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Home > Interpreter Magazine > Archives > 2003 Archives > October 2003 > Worship Model: A Service Celebrating World Communion, Oct. 5

Worship Model: A Service Celebrating World Communion, Oct. 5

NOTE FROM THE EDITOR: Each month, United Methodist seminary students--and others--will offer worship ideas for Sunday service and other special celebration. We hope pastors and worship leaders will use these fresh ideas from our seminaries.

Preparation and Setting

Sunday, Oct. 5, marks the 67th year World Communion Sunday has been celebrated around the globe. It was originated by the Presbyterian Church (USA) in 1936, and from the beginning, the Presbyterians hoped that other denominations would join in. After a few years, the celebration spread.

As you congregation gathers for worship, remember our conviction that all believers, all around the world are one in Christ and one with each other, no matter what country we're from or what language we speak.

There are many ways to celebrate the unity we share in Christ. Prayers in different languages, specially-baked bread (see below), and hymns from different traditions can be important parts of the service.

Some Ideas for the Service

Baking and serving breads from around the world is a good way to remember that as people from different cultures, food—and bread especially—is central to all our lives. You can probably find pita bread, tortillas, Italian bread and more in your local grocery store to serve during communion.

You might also ask members of your congregation to bake bread from their own cultural heritages to share at communion. Or, go to , where you'll find dozens of recipes for breads ranging from traditional to uncommon ethnic. Native American Fry Bread, Indian Roti, and Irish brown bread, Ancient Essene Bread, Chinese Pan Bread—these are some of the recipes you'll find.

Bake them for communion, or serve them after church during the fellowship time.

Use songs sung in other languages. (See hymn suggestions below.) Incorporate musical instruments from other cultures—drums, maracas, flutes—into worship. Read scripture aloud in different languages. Members who are studying other languages as well as members for whom your worship language is not native to them could be asked to read.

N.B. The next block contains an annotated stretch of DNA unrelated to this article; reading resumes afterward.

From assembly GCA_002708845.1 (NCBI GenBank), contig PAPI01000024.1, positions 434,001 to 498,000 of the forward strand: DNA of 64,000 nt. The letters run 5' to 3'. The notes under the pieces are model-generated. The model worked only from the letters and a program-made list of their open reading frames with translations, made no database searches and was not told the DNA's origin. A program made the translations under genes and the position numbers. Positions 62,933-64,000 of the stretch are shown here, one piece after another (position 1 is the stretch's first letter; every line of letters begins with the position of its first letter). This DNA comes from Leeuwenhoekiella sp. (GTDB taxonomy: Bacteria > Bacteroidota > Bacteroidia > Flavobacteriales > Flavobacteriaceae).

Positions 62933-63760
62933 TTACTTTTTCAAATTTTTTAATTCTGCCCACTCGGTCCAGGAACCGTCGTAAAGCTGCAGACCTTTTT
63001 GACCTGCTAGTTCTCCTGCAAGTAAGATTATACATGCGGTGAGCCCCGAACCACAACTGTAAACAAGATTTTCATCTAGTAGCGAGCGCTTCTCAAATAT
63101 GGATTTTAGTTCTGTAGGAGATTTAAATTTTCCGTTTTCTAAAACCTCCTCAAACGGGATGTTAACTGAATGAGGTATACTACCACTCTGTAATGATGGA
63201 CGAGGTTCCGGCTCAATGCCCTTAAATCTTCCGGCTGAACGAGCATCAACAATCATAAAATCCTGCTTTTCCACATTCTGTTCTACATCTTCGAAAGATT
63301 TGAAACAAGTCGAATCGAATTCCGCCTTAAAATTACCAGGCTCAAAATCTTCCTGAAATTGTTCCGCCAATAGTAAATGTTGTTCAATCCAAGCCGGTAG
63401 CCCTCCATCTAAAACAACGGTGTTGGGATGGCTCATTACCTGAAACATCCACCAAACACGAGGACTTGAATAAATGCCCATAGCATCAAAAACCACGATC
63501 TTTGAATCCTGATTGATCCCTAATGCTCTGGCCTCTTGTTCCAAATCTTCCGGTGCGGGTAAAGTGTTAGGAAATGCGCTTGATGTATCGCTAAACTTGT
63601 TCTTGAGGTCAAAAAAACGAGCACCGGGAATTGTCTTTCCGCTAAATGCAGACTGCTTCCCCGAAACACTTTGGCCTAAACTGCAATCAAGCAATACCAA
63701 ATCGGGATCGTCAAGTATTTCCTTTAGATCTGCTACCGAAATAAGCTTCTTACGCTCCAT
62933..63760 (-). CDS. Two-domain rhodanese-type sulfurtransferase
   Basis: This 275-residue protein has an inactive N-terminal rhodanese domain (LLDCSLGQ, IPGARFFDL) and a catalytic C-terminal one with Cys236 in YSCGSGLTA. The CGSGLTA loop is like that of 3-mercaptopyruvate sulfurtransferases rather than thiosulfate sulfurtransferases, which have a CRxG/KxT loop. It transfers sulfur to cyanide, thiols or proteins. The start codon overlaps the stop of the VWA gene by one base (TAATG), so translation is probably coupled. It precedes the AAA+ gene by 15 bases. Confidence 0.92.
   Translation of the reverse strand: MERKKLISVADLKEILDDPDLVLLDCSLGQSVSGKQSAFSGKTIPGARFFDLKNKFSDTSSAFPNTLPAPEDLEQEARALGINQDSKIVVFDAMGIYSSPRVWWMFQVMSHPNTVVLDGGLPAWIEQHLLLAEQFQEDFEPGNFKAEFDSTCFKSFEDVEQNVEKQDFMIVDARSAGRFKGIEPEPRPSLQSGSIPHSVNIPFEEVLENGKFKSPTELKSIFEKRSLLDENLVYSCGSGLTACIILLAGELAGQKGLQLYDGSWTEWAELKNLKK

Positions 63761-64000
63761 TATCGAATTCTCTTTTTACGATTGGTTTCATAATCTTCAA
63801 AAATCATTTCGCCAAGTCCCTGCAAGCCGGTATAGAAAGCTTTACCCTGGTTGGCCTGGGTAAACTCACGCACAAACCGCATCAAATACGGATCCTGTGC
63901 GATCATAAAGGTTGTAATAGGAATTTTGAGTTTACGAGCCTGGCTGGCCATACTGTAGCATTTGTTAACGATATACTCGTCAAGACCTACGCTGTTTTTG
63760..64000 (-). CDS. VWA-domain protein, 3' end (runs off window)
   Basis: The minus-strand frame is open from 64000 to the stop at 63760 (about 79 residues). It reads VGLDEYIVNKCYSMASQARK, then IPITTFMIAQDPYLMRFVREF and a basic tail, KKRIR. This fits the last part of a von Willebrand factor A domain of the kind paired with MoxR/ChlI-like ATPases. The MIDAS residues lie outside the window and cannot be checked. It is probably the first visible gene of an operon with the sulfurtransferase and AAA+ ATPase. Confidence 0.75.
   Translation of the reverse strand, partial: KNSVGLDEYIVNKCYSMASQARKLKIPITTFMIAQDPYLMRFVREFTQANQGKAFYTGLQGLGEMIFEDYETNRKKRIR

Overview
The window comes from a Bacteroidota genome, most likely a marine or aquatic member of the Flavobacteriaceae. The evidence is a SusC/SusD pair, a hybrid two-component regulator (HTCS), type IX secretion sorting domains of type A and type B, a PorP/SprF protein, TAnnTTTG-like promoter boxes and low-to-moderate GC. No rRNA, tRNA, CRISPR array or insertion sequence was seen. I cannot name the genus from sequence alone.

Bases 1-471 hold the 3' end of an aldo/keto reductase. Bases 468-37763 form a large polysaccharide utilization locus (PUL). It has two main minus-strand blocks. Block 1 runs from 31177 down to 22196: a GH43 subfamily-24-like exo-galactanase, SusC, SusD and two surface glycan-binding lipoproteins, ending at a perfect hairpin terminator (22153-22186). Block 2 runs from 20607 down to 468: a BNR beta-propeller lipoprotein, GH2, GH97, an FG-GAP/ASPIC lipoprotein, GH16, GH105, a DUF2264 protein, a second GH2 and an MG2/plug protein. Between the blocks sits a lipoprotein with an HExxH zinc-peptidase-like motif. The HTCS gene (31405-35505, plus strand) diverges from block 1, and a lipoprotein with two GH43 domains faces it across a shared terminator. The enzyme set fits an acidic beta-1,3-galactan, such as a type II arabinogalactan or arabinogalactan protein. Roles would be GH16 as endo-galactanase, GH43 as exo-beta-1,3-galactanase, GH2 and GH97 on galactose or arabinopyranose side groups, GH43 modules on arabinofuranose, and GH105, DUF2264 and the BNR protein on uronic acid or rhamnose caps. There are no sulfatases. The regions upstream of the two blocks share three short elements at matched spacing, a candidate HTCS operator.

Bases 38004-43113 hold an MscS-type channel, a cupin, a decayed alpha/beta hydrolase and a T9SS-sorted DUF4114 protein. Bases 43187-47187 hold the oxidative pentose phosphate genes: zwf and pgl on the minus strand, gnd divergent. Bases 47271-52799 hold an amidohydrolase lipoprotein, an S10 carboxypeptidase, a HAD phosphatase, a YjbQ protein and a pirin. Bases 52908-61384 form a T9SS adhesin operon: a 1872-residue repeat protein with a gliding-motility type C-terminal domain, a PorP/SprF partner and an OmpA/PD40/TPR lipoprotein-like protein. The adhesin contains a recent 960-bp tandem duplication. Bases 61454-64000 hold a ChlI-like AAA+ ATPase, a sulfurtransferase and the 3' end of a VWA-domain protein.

Research Christian worship and communion customs from other cultures.

*These and other ideas can be found at

Call to Worship

Leader: We gather today from the busyness of life to receive strength.
People: We come as a people of God to excel in your work through breaking the bread and drinking the cup.
Leader: We are a global church with a global task to bring love and joy.
People: Through this sacrament, we receive power to be faithful in love to serve the people of the world.
—from The United Methodist 2003 World Communion litany
by Dr. Berty Hakeem, First Church, Dixon, Ill.

Intercessory Prayer

Leader: Where there is fear I can allay, and pain I can heal
People: Lord, grant me courage and strength.
Leader: Where there is hate I can confront, where there are yokes I can release
People: Lord, grant me courage and strength.
Leader: Where there are captives I can free, and anger I can appease
People: Lord, grant me courage and strength.
Leader: When comes the day I dread and I see how broken is the world
People: Lord, grant me courage and strength.
Leader: And when I have done all that I could and still there are hearts I cannot move
People: Lord, grant me hope and compassion, now and always.
—adapted from a Jesuit prayer

Suggested Hymns

• "We Gather Together" (No. 131, United Methodist Hymnal)
• "O God of Every Nation" (No. 435, UMH)
• "Camina, pueblo de Dios"(No. 305, UMH)